How Winnie The Pooh Has Changed In The 'Christopher Robin' Trailers

Christopher Robin looks charming as hell, the type of film even the most cynical of folks might flock to with some hope of rekindling the magic of their childhood. But since the debut of the first Christopher Robin trailer, the CGI Winnie the Pooh at the center of the film has been undergoing a subtle change. What gives?

When the first Christopher Robin footage debuted back in March, the reaction was generally positive. Viewers thought the movie – about Winnie the Pooh's boyhood pal Christopher Robin all grown up and rediscovering his stuffed friends from the Hundred Acre Wood – looked pretty darn enchanting. That said, a few folks thought the design of the CGI Winnie the Pooh was a

Christopher Robin Teaser

Rather than the well-rounded Winnie the Pooh from the animated Disney films, this "live-action" Pooh looked a bit rough around the edges. In many ways, the character resembled the real Winnie the Pooh doll that inspired A. A. Milne's story.

real winnie the pooh

Since that trailer, however, Pooh has been undergoing a transformation. An eagle-eyed viewer uploaded the differences to Imgur, pointing out that between the first trailer and the most recently released footage for Christopher Robin, Pooh's image has softened considerably.

Christopher Robin Trailer 

Here are the the two Pooh's for comparison's sake.

Pooh 1 gif

Here's the first Winnie the Pooh – his fur is faded, his mouth is tiny, and he looks a bit sad.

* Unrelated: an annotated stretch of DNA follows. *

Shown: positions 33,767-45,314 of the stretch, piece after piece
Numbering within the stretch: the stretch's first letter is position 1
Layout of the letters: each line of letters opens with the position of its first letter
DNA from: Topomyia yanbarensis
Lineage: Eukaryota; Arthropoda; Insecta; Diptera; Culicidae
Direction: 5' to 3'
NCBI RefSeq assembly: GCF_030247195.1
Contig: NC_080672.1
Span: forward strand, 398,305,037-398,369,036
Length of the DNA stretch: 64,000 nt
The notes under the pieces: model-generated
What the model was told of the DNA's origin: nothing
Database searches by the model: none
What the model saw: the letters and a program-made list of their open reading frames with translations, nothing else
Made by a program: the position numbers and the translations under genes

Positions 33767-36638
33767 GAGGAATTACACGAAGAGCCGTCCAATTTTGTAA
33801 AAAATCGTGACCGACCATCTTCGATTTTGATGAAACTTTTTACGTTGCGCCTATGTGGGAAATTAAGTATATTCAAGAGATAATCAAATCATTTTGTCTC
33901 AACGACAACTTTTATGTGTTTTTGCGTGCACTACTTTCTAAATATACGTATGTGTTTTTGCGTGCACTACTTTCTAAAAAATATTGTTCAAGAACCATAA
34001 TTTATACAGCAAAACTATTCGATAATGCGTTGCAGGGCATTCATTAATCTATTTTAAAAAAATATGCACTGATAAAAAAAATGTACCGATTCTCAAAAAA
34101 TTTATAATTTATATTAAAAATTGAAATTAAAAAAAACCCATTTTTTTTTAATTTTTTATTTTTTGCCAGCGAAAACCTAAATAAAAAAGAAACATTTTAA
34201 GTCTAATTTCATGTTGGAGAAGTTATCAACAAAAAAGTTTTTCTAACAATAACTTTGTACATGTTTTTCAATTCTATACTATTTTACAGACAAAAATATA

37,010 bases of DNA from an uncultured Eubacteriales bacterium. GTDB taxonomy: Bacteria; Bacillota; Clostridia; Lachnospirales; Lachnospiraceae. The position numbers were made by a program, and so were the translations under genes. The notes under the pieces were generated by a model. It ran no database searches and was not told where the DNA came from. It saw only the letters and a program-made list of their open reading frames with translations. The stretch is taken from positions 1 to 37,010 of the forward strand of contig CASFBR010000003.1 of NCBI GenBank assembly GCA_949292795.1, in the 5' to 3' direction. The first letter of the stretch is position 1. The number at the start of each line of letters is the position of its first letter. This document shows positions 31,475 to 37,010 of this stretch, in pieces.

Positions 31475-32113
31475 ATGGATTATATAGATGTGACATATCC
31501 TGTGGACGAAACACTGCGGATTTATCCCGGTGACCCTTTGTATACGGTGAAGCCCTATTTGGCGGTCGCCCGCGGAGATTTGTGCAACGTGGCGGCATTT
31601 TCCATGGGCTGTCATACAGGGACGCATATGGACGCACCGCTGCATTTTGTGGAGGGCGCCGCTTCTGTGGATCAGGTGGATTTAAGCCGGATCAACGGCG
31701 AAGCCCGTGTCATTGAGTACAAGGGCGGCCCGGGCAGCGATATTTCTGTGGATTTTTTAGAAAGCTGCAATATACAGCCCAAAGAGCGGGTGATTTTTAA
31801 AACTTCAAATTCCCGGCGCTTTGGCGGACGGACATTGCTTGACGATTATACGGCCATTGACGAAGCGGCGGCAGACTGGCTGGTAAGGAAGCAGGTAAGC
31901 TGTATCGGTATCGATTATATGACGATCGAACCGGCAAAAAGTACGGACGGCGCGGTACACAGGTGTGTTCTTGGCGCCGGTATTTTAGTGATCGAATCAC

pooh 2

And here's the second Pooh. As you can see, there's a noticeable difference. His fur has been brightened a bit, his eyes have been enlarged, and a slight smile has been animated onto his mouth.

I don't know about you, but I personally prefer the first, sadder Pooh. A weary-looking, slightly dirty Winnie the Pooh makes full sense within the context of the film. Years have passed since the young Christopher Robin played with his stuffed bear, and time has likely taken its course with the creature – as it does with us all. You can't beat time, folks. It will wear us all down into sad, slightly dirty, frayed bears some day.

The new and improved Pooh looks too chipper. Too bright. Too joyful. Look, I get it. This is a family film, and Disney wants audiences to have fun, not spend the whole movie thinking about the terror of mortality and the inevitability of decay. But I'll always be slightly resentful that we won't get to see the sadder, more worn-down Winnie the Pooh when Christopher Robin opens on August 3, 2018.